Researcher uses the fish bowl sampling technique in my research. It is also called lottery sampling. It is the
most commonly used method in the research. In this method, there is a need for a complete listing of the
members of population. Then the names or codes of all members are written on a piece of paper cards and
placed on a container. The researcher draws the desired number of sample from the container. This process is
relatively easy for small population but relatively difficult and also time consuming for large population.
c) Result Analysis Techniques
Descriptive Statistics briefly summarizes a given data, which represent the entire population. Two
approaches are used to investigate the data i.e. measure of central tendency and measure of dispersion. Measure
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of central tendency consists of mean, median and mode whereas the measure of dispersion comprises of standard
deviation, minimum and maximum, kurtosis and skewness. It provides simple summaries about the sample. It
helps to simplify the large amounts of data in rational way. It reduces lots of data.
Correlation is a statistical approach which represent the relationship of variables either they move in same
direction or not. Correlation is very helpful for large scale investment portfolio. A negative movement suggests
that one variable consistently moves up while the other moves down. A positive interpretation suggests that
there is a tendency for the pair of markets move in the same direction.
Regression analysis is a statistical approach used to explain the relationship between variables. It comprises
of many techniques for analyzing several variables, and the focus is on the link between dependent variable with
independent variable. There are two types of regression which are linear regression and multiple regression.
To demonstrate the result by using one independent variable we use linear regression whereas multiple
regression operate with two or more variables to foretell the outcome. The common form of regression is,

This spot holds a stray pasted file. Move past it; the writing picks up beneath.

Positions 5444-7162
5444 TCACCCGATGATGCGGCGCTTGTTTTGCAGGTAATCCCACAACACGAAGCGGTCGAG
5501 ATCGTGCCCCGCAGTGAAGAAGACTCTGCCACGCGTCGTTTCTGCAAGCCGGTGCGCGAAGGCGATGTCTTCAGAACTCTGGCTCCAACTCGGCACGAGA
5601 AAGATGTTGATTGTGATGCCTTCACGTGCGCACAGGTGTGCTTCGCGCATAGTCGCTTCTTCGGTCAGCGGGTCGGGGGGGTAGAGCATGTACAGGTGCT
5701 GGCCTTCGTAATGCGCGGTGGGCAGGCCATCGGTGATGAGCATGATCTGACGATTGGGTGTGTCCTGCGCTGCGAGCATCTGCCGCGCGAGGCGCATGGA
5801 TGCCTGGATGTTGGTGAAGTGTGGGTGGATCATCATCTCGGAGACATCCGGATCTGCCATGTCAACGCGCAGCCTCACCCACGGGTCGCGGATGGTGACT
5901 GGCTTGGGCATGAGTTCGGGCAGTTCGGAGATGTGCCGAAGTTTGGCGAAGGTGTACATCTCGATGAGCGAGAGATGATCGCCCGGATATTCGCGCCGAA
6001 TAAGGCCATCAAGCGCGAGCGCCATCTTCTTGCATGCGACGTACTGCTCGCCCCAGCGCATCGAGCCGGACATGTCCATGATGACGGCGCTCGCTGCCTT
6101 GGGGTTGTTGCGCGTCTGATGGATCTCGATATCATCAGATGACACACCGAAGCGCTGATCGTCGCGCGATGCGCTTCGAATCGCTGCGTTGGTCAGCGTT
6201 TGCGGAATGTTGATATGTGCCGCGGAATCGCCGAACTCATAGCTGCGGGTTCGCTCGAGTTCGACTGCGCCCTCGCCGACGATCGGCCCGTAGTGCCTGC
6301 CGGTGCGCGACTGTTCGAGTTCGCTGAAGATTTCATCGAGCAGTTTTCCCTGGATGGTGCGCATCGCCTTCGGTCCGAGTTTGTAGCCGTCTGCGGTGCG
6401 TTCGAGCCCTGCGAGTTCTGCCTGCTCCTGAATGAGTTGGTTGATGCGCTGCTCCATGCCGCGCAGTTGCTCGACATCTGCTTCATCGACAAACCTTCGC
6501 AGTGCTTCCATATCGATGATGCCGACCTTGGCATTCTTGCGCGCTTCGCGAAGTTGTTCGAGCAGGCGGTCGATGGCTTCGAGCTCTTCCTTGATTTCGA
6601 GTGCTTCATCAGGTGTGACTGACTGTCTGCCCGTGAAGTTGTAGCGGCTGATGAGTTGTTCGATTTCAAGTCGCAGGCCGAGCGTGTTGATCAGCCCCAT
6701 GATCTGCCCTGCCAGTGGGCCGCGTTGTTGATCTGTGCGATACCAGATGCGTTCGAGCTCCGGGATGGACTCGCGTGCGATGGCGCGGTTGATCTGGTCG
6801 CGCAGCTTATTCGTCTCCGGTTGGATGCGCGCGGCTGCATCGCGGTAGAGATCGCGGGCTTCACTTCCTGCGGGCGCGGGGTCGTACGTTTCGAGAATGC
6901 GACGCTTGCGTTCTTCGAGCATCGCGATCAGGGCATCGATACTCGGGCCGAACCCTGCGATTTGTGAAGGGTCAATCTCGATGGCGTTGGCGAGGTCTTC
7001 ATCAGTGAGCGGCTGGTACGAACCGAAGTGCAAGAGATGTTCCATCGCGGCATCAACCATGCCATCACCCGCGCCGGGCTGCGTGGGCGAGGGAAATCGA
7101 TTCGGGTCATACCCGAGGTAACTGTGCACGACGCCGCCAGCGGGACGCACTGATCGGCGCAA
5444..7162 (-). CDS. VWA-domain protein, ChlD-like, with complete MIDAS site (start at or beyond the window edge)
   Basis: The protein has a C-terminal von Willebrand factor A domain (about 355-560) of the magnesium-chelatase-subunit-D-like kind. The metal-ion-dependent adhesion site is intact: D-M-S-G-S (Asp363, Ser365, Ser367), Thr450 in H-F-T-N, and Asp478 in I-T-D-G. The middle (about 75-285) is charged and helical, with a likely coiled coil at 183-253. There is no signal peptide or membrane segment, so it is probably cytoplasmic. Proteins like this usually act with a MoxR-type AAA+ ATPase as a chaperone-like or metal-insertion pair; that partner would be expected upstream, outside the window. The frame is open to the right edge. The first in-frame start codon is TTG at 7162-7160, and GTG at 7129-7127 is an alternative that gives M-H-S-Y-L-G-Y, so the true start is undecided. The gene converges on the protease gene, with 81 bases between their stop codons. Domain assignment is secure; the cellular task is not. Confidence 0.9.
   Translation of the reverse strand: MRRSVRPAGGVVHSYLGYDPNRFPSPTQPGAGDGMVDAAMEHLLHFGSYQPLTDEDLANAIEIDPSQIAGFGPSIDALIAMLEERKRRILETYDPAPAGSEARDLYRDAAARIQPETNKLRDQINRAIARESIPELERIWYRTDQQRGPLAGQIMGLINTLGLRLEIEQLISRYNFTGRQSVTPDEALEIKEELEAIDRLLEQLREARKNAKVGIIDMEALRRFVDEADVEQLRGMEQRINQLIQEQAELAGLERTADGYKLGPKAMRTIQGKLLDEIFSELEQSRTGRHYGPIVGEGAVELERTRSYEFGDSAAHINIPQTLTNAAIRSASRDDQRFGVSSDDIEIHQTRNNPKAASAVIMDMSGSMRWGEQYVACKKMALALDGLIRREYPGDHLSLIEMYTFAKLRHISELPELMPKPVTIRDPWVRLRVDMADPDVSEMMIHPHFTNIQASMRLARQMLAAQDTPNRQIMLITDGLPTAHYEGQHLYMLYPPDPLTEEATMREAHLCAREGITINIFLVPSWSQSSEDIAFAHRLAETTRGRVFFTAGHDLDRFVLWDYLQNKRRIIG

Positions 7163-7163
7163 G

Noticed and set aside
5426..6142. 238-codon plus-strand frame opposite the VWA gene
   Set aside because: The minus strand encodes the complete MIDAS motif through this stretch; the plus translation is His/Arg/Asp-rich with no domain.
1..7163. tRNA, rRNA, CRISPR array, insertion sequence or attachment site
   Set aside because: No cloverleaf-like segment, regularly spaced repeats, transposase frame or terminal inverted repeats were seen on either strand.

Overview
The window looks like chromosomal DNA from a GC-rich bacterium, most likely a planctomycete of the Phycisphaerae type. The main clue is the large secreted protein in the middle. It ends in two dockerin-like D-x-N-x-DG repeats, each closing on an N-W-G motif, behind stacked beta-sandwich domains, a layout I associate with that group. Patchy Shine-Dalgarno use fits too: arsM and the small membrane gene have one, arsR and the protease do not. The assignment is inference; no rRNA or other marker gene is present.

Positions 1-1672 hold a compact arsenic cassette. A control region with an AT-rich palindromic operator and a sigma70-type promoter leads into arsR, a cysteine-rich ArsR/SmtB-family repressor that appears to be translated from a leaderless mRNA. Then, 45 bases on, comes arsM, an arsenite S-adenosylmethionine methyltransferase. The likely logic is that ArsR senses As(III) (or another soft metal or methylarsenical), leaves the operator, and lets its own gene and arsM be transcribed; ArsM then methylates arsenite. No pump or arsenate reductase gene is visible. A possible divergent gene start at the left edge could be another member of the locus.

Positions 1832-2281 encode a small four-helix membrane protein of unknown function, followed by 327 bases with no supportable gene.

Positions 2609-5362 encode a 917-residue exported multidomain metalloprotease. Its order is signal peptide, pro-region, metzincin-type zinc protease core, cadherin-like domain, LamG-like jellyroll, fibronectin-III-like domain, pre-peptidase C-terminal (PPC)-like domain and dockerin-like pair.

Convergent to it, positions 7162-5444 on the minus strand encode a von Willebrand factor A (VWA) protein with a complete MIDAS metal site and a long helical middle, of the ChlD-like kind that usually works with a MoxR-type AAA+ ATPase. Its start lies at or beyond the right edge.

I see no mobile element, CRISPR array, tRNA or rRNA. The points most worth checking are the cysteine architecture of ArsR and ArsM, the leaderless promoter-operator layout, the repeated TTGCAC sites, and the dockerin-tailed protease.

Linear Regression
A = β0 + βB + u
Multiple Regression
A = β0 + β1B1 + β2B2 + β3B3 +........ + βtBt + μ
Where,
A= the variable we are trying to forecast
B= the variable that we are using to calculate A
β0= the intercept
β= the slope
μ = error term
d) Empirical Models
ICR= β0+β1ART1+ β2CCC2+ β3CR3+ β4CRA4+ β5ITR5+μ
DR= β0+β1ART1+ β2CCC2+ β3CR3+ β4CRA4+ β5ITR5+μ
DER= β0+β1ART1+ β2CCC2+ β3CR3+ β4CRA4+ β5ITR5+μ
Here,
ICR represents the Interest Coverage Ratio
DR represents the Debt Ratio
DER represents the Debt Equity Ratio
ART represents the Account Receivable Turnover Ratio
CCC represents the Cash Conversion Cycle
CR represents the Current Ratio
CRA represents the Cash Ratio
ITR represents the Inventory Turnover Ratio
e) Variable Definitions
Current Ratio
Current Ratio demonstrates the proportion of current assets and current liabilities of a company. The equation
is as follows,
………………………………..……………1
1.
Cash Ratio
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Cash Ratio represent the strengthen of cash in hand of a corporation. Cash Ratio is the improved form of
the Quick Ratio and is more conservative approach. It describes that how quickly a company can write off its
short term debt. The formula is as under,
……………………...…………….………..2
2.
Account Receivable Turnover Ratio
Account receivable turnover is the ratio of net credit sales to average account receivables. It is an activity
ratio and it measure that how many times a company collect its receivables during a period. It can be calculated
as under,
…….………3
3. Inventory Turnover Ratio
Inventory turnover ratio is the ratio of cost of goods sold to average stock. It quantify that how many times a
business sell and replace its inventory in a year.
…………………..……..…..4
1. Cash Conversion Cycle
Cash conversion cycle is the process where the company purchases inventory, sell the stock on credit as an
account receivable and then collect the receivables and revolve it into cash. The company needs cash to pay its
payables. It is favorable to have shorter cycle than long cash conversion cycle.
Formula,
……………………5
1. Debt Equity Ratio
This ratio differentiate that how much an organization is dependent on debt and how much depend on equity.
This equation depicts the relationship between long term liability and shareholder’s fund.
………………………….………….6
2. Debt Ratio
A measurement representing the percentage of a corporation's assets which are financed with loan more than
one year.
Formula,
………………………………….…………7
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3. Interest Coverage Ratio
The Interest coverage ratio explains the number of times a company could make the interest payment from its